If you are looking for a waterside staycation this summer, this historic converted watermill on the bank of the River Stour makes the perfect base to explore Sudbury and its surrounding areas.
A mill has stood on this site for more than 1000 years and was in working operation until 1964.
Since then, it has become part of the Surya Hotel Group, the hotel is part of a collection of 13 venues – Surya Hotels which have other hotels in East Anglia such as The Kingscliff Hotel in Holland on Sea.
Meeting history with contemporary flourishes the mill’s original features have been preserved including the waterwheel itself, found in the restaurant and bar space.
Staying at The Mill
There are 62 rooms, some dog friendly too, so feel free have your four-legged friend tag along – you will have plenty of fun exploring the Suffolk countryside.
We stayed in room 2 which has gorgeous riverside views of the Stour. It was standard in size with warm tones and exposed beams, making it comfortable for a small family – including our two-year-old toddler Leo.
The room had a good-sized bed with a feature headboard, plus, plenty of time to keep the kids entertained as every room is equipped with a flat-screen TV with Freeview channels and complimentary Wi-Fi.
If you really want to treat yourself you can always request The Mill’s suite. This expansive space showcases a king size double bed and comfortable lounge area and regal roll-top bath, as well as a large bathroom with a luxurious rain shower. When the fancy takes you, allow your breath to catch on the Juliette balconies, as they serve up an unbroken vista of the Suffolk countryside over the mill pond.
Food and Drink
When it comes to dining at The Mill, allow the surrounding countryside to set the precedent.`
As this particular evening was so warm we decided to dine outside, looking out onto stunning water meadows and gently rolling hills.
The all day menu at The Mill delivers an imaginative modern British menu with an AA Rosette for culinary excellence. The same menu was being served in both the Meadow Bar and Riverside Restaurant.
Food and drink can also be served on the rooftop terrace, which has fantastic views over the Suffolk scenery.
First up – starters… my husband and I both ordered the warm beetroot and goats cheese salad.
You can’t get much better on a summer evening. It was packed full of fresh ingredients which are all locally sourced where possible. I also loved the added texture and flavours of the mandarin pieces! Leo ordered some cheesy garlic bread from the kids menu, which lasted all of five minutes, which then led us onto the main event.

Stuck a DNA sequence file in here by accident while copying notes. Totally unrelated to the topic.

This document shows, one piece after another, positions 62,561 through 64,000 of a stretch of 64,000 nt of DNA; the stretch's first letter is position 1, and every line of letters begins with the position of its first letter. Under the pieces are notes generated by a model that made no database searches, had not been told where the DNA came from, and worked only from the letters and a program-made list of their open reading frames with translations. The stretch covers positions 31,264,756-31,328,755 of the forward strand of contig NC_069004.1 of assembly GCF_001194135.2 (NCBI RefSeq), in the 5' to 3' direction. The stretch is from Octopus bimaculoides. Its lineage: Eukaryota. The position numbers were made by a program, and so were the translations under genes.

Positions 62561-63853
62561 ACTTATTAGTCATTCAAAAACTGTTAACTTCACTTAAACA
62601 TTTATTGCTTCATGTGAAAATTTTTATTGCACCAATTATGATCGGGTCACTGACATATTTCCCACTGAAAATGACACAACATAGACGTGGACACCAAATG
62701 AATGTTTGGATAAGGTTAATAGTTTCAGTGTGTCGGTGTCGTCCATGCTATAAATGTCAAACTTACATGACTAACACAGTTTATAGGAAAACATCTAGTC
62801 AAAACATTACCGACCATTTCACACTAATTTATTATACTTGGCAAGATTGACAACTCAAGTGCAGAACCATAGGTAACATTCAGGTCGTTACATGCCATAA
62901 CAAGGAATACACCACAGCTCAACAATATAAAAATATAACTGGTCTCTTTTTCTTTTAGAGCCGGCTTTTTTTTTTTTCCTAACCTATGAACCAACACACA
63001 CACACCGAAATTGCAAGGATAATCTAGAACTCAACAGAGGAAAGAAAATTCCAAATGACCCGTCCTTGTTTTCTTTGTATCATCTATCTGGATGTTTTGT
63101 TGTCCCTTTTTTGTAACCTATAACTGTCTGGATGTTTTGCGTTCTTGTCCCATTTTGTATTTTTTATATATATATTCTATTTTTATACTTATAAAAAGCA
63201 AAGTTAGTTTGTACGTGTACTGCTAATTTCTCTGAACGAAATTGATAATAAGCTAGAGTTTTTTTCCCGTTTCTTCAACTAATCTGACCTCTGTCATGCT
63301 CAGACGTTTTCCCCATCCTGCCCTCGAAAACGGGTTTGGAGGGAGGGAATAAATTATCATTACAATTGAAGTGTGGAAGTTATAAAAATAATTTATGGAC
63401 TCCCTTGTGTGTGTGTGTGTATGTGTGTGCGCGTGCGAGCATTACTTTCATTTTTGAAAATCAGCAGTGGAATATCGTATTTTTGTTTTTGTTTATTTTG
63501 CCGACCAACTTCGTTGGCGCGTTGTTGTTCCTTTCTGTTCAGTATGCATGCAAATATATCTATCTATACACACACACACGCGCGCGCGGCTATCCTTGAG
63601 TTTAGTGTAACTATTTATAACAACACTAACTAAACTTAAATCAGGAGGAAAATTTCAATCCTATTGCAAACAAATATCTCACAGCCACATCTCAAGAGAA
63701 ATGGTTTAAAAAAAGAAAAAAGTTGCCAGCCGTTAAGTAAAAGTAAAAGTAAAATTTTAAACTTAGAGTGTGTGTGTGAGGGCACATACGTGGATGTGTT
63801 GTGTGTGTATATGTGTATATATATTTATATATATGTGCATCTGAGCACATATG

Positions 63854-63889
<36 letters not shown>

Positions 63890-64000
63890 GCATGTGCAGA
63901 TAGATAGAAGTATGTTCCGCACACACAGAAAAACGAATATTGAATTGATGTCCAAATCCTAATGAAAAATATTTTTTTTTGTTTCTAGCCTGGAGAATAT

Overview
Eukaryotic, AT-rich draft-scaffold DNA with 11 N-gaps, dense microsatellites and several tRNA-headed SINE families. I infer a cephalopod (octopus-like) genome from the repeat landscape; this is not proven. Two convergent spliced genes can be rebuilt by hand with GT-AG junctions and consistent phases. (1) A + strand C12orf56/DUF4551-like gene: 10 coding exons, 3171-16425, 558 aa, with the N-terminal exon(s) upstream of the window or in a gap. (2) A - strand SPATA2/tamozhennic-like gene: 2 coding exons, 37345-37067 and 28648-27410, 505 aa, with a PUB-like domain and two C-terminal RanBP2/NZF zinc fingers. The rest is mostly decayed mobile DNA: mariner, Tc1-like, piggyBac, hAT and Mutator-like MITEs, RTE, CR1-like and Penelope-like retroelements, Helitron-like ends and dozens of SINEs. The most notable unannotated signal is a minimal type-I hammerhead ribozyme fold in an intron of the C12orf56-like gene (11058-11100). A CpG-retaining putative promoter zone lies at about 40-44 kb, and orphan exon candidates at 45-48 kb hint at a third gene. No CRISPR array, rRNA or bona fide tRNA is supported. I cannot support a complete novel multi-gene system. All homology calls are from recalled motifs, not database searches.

For me being a vegetarian, I opted for the moving mountains BBQ vegan burger in a toasted pretzel bun, with pickles and fries. It was delicious and I am sure you will agree from the image below it looked like pretty impressive!
My husband chose a fish dish, and selected the pan fried cod and bombay cauliflower, curried mussels…
Whilst Leo indulged in a kids vegetable curry.
The desserts were delicious too and included a Mill-style Eton Mess and a selection of cheese from Essex and Suffolk.
Location and things to do…
You can’t beat a walk through Sudbury Common Lands, opposite the hotel. This ancient wetland spans more than 50 hectares and is managed by a local charity. It’s easy to get to – simply turn right out of the main hotel entrance and you’ll see a gate on the other side of the River Stour.
For art lovers (when restrictions allow), Gainsborough’s House explores the life and art of Thomas Gainsborough. One of the greatest artists of his age, he is renowned throughout the world for his portrait and landscape paintings.
If you love the river, why not book a boat trip? Check out how here > https://www.riverstourtrust.org/river-trips/
A peaceful escape with the most gorgeous picturesque views around. A great place to use as a base for the weekend or a few days, with a strong food menu all set within a building steeped in history.
Check out special offers on the website for more details.
Things to note:
Look out for the mummified cat near reception. It is thought to date back to the 16th Century, when burying cats alive in a building was thought to protect it from evil spirits.
Parking, the hotel has its own car park but it can get full quickly – there is also on street parking near by.